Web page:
7 Holiday Celebration Tips for Children Who Are Deaf and Hard of Hearing

7 Holiday Celebration Tips for Children Who Are Deaf or Hard of Hearing

The stretch from Thanksgiving to New Year’s is full of delicious meals, annual traditions and loud celebrations. It’s a time of year that most families look forward to.

But with all the commotion, it’s easy for children who are deaf and hard of hearing to feel sidelined as they watch everyone around them take part in the festivities. Even with hearing assistive technologies technologies like hearing aids or cochlear implants, it’s incredibly hard to follow conversations when there’s too much ambient noise.

But with the 7 strategies below, you can help your child feel more fully integrated in this year’s holiday celebrations.

1. Involve Them in the Planning

The most important tip of all is to involve your child throughout the planning process. Even if you don’t adopt any of the other suggestions that follow, make sure to include your child at every single stage of the preparation (when it’s age-appropriate to do so).

Advanced planning can provide your kid with a sense of ownership in the outcome. They’ll be far more attentive throughout dinner – making sure that everyone else is enjoying the party that he or she helped create.

In effect, your child will become an active “host” instead of a passive “participant.”

2. Focus on Family Traditions

Every holiday season, families nationwide gather to celebrate. It’s worth taking the time to outline the different ways in which your own family brings in the holidays.

Are there special decorations, recipes, games or songs that appear every year? If so, discuss what makes these traditions so special to your child. And don’t be afraid to phase out customs that no longer provide any value. 

If your family doesn’t have any annual traditions, this year’s a great time to create some. Alternatively, you can explore the “why” behind each holiday that you celebrate. From Thanksgiving to Black Friday to Hanukkah – most holidays have pretty interesting backstories.

Whether you’re inventing, refining or even ditching annual holiday traditions – the benefit to your child is the same. Each discussion presents another opportunity to learn new words and develop stronger language and listening skills.

3. Involve Them in the Cooking

We’ve already discussed the importance of involving your kid in the planning process. But meal prep deserves its own section.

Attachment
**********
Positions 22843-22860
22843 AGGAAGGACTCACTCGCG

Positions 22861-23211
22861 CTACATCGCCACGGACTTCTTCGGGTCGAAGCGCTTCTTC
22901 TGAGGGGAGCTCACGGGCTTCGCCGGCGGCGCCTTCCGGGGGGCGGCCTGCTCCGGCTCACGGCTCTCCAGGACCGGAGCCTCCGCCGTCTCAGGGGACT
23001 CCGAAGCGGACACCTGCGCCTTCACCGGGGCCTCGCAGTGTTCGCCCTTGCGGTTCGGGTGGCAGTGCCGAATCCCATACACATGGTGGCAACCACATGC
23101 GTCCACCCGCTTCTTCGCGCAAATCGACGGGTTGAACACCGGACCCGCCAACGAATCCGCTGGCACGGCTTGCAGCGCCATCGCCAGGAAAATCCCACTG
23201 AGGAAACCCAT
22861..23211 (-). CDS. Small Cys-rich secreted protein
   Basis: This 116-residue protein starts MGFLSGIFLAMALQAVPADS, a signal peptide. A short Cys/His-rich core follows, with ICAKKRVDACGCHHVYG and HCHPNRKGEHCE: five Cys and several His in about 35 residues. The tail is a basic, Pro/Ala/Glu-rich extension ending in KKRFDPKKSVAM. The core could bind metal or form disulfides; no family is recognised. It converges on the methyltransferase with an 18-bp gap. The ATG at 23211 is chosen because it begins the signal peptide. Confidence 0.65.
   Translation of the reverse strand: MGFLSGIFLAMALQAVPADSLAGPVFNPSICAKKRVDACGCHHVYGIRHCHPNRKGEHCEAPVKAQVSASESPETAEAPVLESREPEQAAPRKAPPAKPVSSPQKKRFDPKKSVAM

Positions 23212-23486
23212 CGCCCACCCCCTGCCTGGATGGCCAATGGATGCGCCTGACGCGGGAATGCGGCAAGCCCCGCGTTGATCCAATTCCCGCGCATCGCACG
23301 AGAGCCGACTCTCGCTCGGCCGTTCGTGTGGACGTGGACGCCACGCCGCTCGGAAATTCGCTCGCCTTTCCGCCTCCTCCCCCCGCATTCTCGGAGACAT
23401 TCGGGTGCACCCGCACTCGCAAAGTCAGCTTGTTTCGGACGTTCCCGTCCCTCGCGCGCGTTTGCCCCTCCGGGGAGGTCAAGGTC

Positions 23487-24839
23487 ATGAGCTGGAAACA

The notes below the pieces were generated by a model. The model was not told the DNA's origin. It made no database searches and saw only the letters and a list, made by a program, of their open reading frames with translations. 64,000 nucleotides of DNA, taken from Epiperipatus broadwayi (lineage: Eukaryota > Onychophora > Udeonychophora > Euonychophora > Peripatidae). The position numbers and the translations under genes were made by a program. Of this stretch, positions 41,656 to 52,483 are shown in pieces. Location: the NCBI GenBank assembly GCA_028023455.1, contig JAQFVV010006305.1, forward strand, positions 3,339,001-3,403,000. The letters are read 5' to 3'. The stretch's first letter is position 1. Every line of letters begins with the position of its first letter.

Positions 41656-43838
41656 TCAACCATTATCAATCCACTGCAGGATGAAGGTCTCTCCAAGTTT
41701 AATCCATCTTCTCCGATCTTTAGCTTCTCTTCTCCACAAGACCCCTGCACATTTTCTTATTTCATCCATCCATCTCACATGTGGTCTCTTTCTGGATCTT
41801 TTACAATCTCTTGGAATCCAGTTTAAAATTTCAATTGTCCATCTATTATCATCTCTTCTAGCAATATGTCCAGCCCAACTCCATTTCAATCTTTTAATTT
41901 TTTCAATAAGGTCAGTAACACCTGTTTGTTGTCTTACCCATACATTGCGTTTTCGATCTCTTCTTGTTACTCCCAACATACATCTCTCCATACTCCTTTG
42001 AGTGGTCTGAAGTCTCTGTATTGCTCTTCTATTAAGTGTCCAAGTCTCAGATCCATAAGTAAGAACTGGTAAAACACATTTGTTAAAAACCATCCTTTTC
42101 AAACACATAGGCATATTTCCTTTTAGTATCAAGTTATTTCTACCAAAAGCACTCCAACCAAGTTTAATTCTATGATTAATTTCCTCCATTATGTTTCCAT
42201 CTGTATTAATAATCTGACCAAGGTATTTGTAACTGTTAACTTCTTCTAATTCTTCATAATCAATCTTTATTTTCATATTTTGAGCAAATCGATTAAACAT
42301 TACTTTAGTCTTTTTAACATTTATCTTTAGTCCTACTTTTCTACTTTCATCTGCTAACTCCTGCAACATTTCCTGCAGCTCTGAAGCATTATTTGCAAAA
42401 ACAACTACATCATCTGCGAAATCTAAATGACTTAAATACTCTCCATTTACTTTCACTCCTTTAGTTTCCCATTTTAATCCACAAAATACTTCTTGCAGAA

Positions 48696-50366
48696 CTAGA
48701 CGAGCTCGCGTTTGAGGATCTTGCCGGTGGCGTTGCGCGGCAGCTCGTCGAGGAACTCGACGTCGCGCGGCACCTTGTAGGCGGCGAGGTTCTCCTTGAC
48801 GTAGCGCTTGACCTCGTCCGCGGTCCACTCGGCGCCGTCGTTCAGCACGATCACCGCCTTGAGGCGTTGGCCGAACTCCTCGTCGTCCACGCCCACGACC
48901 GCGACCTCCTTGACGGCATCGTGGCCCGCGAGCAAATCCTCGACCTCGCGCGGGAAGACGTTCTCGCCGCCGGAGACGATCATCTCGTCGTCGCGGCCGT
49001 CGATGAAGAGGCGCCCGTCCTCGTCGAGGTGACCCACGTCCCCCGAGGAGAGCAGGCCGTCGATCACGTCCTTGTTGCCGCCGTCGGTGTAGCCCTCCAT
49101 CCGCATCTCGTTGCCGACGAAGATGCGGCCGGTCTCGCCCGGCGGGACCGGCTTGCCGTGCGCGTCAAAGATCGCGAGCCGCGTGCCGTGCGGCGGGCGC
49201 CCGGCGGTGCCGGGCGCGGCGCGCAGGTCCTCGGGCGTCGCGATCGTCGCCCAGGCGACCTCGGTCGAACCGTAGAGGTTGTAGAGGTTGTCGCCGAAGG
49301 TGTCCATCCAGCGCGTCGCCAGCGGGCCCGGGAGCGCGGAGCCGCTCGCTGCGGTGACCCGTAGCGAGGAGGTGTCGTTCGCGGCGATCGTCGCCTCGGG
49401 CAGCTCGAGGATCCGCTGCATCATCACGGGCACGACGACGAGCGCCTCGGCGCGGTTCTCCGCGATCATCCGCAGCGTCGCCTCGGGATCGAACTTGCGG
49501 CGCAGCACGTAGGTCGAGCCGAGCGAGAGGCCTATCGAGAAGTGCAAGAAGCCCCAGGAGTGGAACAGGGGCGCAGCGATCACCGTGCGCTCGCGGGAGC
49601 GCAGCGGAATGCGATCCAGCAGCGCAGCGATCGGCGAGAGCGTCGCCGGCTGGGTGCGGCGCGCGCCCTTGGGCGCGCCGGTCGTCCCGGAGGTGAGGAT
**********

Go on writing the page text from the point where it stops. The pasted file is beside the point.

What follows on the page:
Whenever possible, you should encourage your child to help with all of the cooking. That’s because regardless of religion, celebration or holiday, the meal is usually the centerpiece of the occasion. Involving your child in the kitchen will help solidify their role as “host” more than having them greet guests or collect coats at the door (although both of these are great ideas too).

If you really want to have an impactful meal, consider using ingredients from your garden or local farmers market. We’ve even written an entire post to help you get started with both of these suggestions.

4. Assign Seats Strategically

Another great tip is to map out seating arrangements strategically (for the family meal). Kids typically enjoy sitting with other kids. And with a large gathering (or small enough dining room), there may even be a dedicated kids’ table.

But this year, consider seating your child next to someone who can keep them engaged throughout the meal. This doesn’t necessarily mean having exclusive one-on-one conversation the whole time. The designated seating companion can also repeat tidbits that your child misses – whether it’s an interesting story or the end of a joke.

If this type of seating arrangement isn’t possible, you can create a ‘safe’ word (or signal) in advance. Your child can use this “secret” signal to let you discreetly know they need help – or that they missed something important.

5. Leverage Technology

Many children who are deaf and hard of hearing rely on hearing assistive technologies technologies like the aforementioned hearing aids and cochlear implants. And if your child does too, it’s important that their devices are in good working order, charged, and ready to go for the holiday season.